II. THE POWER OF CHRIST (Luke 7:14-15)

As a minister of the gospel I have often had to preside at funerals. There one has the great privilege of offering comfort, sympathy, support, and hope based on the glorious Gospel of salvation in Jesus Christ. But there is also in such moments a feeling of impotence. I can offer hope for the future, but I cannot reverse what has happened in the immediate past. I can offer comfort for the present, but I cannot fill the gap that has been left in people’s lives. But the point of this passage is that Jesus could. The point of this passage is that Jesus can. The point of this passage is that Jesus will.

The power manifested by any victory is revealed by the greatness of the Foe who has been defeated; so also the glory that accrues to the Victor is coordinated with the majesty of the Foe overcome. I recall in 1980 when the University of Georgia defeated Notre Dame in the Sugar Bowl to win the national championship, that Coach Vince Dooley was carried off the field by his team in celebration. The following year, I was present in Sanford Stadium when the “Dawgs” defeated the Richmond Spiders — that year’s homecoming patsy — by a rather astronomical score for those days of Dooley’s conservative, three-yards-and-a-cloud-of-dust offense. The margin of victory was much greater, but somehow nobody seemed to think it was much of a big deal. Coach Dooley had to walk off the field under his own power. The power manifested by any victory is revealed by the greatness of the Foe who has been defeated.

Well, what is the Enemy being overcome here? Jesus overcomes the futility, the finality, the irrevocable void, of Death. In Greek mythology, Hades, the god of the Underworld, the god of the Dead, is the most hated of all the immortals, because he is the only god who never answers prayer. Never. The exception that proves the rule is the story of Orpheus and Eurydice. Orpheus was the greatest of mortal musicians. When his beloved wife, Eurydice, died, he simply could not accept the finality of that loss. So he took his harp and journeyed to the Underworld. There he played so beautifully, sang so poignantly of mortal sorrow, that tears of molten iron ran down the implacable face of Hades, and for the only time ever recorded, he relented. Eurydice would be permitted to follow Orpheus back into the world of the living, the world of the sun. But he must not look behind him until they had both safely emerged from the darkness of Hades’ realm back into the sunlight. So imagine what he is feeling as he begins the long walk through the tunnel. He sees the small point of light at the end, and he begins to hear faint footsteps, growing ever more solid, as Eurydice begins to resume physical form. How he wants to look and see her again, to verify that it is her footsteps that he hears! But he dare not. And now they have almost emerged. One more step and the quest will be achieved — life snatched back from the grave! But at that moment she stumbles against a stone and cries out, and by instinct, without thinking, he turns to catch her and keep her from falling. But he has broken the ban, he has violated the requirement, he has transgressed the taboo. And so he turns only to see her for one intolerably heartbreaking moment reaching for him as she evaporates and fades back into the mist, forever lost in the darkness.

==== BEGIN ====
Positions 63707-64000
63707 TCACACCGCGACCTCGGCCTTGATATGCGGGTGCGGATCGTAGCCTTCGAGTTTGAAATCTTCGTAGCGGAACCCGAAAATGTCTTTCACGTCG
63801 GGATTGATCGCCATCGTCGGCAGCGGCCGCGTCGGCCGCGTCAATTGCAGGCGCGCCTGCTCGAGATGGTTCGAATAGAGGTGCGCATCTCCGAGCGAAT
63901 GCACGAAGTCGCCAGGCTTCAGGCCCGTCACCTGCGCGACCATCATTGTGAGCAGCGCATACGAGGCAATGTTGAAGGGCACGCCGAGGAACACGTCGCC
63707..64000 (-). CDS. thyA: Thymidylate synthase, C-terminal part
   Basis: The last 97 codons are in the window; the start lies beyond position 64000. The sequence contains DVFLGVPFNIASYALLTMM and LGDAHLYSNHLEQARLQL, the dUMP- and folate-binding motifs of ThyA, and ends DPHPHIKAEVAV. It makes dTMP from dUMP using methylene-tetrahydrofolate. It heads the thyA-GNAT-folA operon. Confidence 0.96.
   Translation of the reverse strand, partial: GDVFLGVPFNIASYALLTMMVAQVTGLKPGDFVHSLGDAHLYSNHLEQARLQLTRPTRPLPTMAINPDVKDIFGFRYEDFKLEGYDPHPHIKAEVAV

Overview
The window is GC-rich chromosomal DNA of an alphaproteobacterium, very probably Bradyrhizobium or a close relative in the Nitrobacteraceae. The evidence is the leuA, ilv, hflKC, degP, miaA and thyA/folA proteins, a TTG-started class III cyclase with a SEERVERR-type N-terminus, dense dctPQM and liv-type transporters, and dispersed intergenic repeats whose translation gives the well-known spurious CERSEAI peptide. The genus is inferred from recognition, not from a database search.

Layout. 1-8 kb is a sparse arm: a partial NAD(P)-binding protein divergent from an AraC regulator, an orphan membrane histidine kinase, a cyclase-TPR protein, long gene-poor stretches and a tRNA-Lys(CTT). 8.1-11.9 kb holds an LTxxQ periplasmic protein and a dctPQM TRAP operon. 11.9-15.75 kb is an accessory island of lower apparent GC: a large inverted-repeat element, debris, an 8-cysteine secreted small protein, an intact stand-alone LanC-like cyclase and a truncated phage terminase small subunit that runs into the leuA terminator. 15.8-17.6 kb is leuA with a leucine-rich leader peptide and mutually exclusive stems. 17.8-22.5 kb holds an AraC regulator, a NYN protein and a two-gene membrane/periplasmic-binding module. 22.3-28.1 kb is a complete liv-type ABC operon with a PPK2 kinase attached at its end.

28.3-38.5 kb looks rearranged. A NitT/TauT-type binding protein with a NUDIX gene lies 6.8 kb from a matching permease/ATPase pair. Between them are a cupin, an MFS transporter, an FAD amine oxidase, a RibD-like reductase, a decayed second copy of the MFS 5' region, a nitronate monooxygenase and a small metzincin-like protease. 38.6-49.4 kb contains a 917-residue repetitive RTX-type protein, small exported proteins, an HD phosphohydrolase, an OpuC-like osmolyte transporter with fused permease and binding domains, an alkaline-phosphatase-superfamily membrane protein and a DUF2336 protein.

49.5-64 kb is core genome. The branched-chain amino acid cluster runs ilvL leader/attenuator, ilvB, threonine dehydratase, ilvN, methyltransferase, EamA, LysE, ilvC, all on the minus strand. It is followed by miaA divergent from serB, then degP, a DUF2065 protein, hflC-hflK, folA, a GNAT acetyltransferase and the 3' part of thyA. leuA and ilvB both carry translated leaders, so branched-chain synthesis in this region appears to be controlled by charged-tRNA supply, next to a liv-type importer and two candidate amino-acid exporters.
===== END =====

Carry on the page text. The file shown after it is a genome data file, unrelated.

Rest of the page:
Hades is the only god who never answers prayer. And that is the hardest thing about death to accept: that impenetrable stone wall suddenly erected across your path, that steel door slammed in your face. No matter how important and essential the deceased was to your life, you aren’t getting him back. That is what makes it the great and final Enemy: “The last enemy to be defeated is death” (1 Corinthians 15:26). And that is what Jesus overcame! No wonder the people were filled with terror and awe when the dead man sat up and began to speak.